Our main home component that we are trying to render, and then all of this different CSS. We could really replace this with like, we'll just say, import, Ionic, React, CSS. And we have Ionic.bundle.CSS to bundle everything together. But this gives us kind of the core stuff that we need. So, we have the core CSS, normalized structure and typography. And then the Tailwind-like classes that we can provide. So, how do I manage padding? We can give you all the classes that you need for that. Handling things with floating elements, text alignment, text transforms. Probably the most useful one that I love to mess with is this Flex Details, because I can't remember all of the Flexbox alignments and all their valid properties. This just does it for me. And then some display utils that you can use for hiding and showing various things when we get to different media queries. This one snuck in because of auto import. And then we have this variables file, which is our global theming. So, it's going to theme everything for us and make sure that our styles are applied throughout the app. Let's see what else I don't need there.
And then our app component itself is just using that ion-app, our React router, so our router component, and then this router outlet is where things will actually get rendered and we will transition between different components. So right now we have a route for our slash home and then a route for basically our index which is just going to redirect to home. So let's open this up, real quick save just to be sure, npm run start. So this would go ahead and run the React scripts in their dev server but we're actually just going to run ionic serve instead which in theory will do the same thing but it's going to provide some additional settings and options. So we're automatically going to change the port in the port to 8100 just happens to be our URL or our port. And it's going to start things up in your preferred browser versus defaulting to Chrome because not everyone uses Chrome. I know kind of blasphemy but I don't use Chrome. So let's just do some window management real quick. Right now we're loading up in dark mode which is provided by that variables file. So if we take a look at what we have in it, we just have this CSS file. We have all of the root styles that are getting applied. So if you've never used CSS custom properties or CSS variables, they're pretty sweet. For instance, if you notice we have this blue color here that is actually being derived from this ion color primary. So if we were to change this to say something like 0072 or actually, no, we'll just do 007 cause that's pretty obvious. We save did I have them defined elsewhere? I think I do. Yeah, we'll just change this down here real quick. We'll just do blue or no, we'll go back to our 072 or 007, that's what it was. Notice that changes and it also is redefined here in the dark mode. So let's change these back and change that back and all the colors are back to originally however they define. So this is basically just saying, hey, HTML, you handle CSS actually scoping pretty well, better than most people give it credit for. So we can just use this root selector to say, here are some CSS variables for me. If they're defined anywhere else other than root it'll use that variable. If it is in root we'll just use a default. So here we see we already have the colors that are primary being redefined in dark mode. And then we have other variables that are being redefined when we are on a specific mode. So this is targeting iOS. And then this other style is targeting a material design mode. All they're really doing is just changing some colors to feel more at home to those native theming capabilities. So let's actually take a look at the home.tsx. So this is making use of, you know, a few core components.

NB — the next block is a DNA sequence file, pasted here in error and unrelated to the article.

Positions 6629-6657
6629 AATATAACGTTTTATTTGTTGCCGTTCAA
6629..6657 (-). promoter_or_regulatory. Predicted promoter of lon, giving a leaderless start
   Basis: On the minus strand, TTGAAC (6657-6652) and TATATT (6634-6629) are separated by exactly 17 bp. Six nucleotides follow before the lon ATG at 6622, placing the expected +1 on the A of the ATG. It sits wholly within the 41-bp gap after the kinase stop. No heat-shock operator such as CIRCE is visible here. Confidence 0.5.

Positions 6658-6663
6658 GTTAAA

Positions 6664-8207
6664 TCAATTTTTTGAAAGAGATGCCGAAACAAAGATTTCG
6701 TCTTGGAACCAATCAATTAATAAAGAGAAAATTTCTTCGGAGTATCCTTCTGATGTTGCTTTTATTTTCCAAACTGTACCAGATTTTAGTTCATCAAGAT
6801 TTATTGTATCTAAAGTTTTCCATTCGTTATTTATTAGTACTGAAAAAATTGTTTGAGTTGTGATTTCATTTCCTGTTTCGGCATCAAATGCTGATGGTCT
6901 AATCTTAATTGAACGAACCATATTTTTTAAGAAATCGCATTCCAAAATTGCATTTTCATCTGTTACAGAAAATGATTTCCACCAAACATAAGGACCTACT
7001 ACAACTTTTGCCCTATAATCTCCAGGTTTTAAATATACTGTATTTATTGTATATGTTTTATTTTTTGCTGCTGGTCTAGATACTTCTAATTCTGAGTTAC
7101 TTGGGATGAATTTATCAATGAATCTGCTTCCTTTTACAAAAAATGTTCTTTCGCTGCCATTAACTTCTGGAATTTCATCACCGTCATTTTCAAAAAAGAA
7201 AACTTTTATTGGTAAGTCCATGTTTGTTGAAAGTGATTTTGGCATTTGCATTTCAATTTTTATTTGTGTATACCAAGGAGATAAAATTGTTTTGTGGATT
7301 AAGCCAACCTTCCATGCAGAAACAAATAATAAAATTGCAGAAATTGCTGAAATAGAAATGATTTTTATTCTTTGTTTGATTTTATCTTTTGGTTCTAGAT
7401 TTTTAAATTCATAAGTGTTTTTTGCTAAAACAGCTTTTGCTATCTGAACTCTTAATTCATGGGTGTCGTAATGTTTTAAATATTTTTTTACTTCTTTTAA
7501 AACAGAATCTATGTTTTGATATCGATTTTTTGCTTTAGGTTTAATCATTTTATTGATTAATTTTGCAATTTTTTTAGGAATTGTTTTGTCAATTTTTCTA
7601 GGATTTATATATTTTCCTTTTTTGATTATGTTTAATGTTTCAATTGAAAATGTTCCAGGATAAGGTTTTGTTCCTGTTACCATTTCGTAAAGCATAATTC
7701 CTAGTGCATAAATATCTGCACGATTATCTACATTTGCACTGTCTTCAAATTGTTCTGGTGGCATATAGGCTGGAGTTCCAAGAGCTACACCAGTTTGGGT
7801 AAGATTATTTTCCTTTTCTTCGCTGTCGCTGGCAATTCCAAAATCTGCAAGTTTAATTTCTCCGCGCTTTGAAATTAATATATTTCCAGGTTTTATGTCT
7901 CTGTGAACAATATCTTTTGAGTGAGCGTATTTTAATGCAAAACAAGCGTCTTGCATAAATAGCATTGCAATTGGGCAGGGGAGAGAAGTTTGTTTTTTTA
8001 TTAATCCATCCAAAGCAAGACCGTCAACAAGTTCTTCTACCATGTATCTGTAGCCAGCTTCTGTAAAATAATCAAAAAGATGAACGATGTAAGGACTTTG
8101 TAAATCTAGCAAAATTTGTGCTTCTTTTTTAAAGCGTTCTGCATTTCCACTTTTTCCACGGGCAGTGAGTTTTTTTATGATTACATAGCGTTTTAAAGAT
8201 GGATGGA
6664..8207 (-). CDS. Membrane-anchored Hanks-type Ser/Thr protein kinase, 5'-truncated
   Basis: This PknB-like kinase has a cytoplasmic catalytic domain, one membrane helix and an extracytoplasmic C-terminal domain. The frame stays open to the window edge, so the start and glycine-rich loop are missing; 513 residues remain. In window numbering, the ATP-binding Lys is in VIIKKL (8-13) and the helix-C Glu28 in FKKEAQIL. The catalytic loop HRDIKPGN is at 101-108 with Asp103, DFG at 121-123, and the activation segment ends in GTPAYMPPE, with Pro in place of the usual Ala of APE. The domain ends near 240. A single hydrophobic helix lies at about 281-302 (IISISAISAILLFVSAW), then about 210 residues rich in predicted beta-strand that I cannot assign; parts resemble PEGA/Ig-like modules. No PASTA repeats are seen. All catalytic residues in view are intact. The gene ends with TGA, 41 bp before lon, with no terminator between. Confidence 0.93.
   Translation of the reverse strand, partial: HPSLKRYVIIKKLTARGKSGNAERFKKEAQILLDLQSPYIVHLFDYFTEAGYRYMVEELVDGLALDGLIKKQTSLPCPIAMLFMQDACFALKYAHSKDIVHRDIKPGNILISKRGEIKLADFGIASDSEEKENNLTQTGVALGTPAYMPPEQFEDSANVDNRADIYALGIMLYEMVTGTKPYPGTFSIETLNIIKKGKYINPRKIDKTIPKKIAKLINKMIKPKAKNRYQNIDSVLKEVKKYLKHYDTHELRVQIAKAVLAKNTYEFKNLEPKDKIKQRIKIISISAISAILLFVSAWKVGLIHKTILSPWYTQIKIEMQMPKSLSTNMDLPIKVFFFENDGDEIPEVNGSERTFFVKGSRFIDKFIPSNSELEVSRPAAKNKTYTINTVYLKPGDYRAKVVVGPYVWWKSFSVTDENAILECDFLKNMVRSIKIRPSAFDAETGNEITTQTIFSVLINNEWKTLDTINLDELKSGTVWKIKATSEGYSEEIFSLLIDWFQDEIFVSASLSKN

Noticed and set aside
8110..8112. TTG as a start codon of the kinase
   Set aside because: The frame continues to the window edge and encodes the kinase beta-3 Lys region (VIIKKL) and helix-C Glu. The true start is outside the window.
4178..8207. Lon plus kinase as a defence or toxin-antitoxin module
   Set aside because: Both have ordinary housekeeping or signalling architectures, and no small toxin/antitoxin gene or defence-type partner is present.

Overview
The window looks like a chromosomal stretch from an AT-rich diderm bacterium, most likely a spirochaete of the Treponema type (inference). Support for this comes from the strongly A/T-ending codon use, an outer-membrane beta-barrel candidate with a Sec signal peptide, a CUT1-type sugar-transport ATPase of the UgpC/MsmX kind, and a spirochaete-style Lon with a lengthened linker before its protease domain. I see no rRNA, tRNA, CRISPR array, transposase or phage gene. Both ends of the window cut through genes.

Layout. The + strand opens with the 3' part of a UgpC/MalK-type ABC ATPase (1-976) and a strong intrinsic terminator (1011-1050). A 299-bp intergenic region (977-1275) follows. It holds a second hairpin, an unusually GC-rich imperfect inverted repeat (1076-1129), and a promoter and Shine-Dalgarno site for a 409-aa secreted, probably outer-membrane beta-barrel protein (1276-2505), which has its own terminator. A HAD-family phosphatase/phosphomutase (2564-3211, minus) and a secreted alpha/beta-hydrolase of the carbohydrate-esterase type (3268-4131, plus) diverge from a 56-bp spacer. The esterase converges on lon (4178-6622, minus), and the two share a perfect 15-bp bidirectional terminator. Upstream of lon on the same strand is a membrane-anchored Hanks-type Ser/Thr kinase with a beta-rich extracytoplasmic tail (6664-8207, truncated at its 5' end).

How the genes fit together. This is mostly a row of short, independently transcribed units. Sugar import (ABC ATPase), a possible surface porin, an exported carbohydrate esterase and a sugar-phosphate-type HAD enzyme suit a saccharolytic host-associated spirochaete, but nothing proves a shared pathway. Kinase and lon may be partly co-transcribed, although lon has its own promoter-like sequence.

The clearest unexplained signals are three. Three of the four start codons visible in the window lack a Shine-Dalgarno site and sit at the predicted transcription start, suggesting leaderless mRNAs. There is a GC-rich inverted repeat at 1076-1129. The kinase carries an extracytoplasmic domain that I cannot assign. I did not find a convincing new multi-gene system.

5. Ionic Components and State Setup
This part covers the content, header, page, title, and toolbar components in Ionic. The page component is a flex box that automatically adjusts the sizes of its components. The header and content components have fixed and flexible sizes, respectively. The responsive design mode allows for a dynamic header that fades in and out as the user scrolls. The explorer container component is discussed, and the session transitions to other components, starting with setting up state and rendering the Ion list and Ion item components.
This content, header, page, title, and toolbar components are all things that you're going to see pretty regularly inside of Ionic. Its explorer container is just a custom react component. And then the home.css is some styles that we're importing.
So originally we have or starting off with everything, we have this page component. Now, if we would inspect the DOM for all this, this page component is essentially a giant flex box where we can give it the, where it'll automatically lay out everything and adjust the sizes of those components appropriately. So you notice that this header right here is a fixed size. And then this content is actually filling up the rest of the space. So if we were to say, I don't know, take this toolbar, duplicate it and save, the styles will automatically update to account for that without having to calculate some positioning. Sounds like, like that shouldn't be possible or that shouldn't be like that difficult but you'd be surprised to actually how complicated this was in the past. So delete that second toolbar.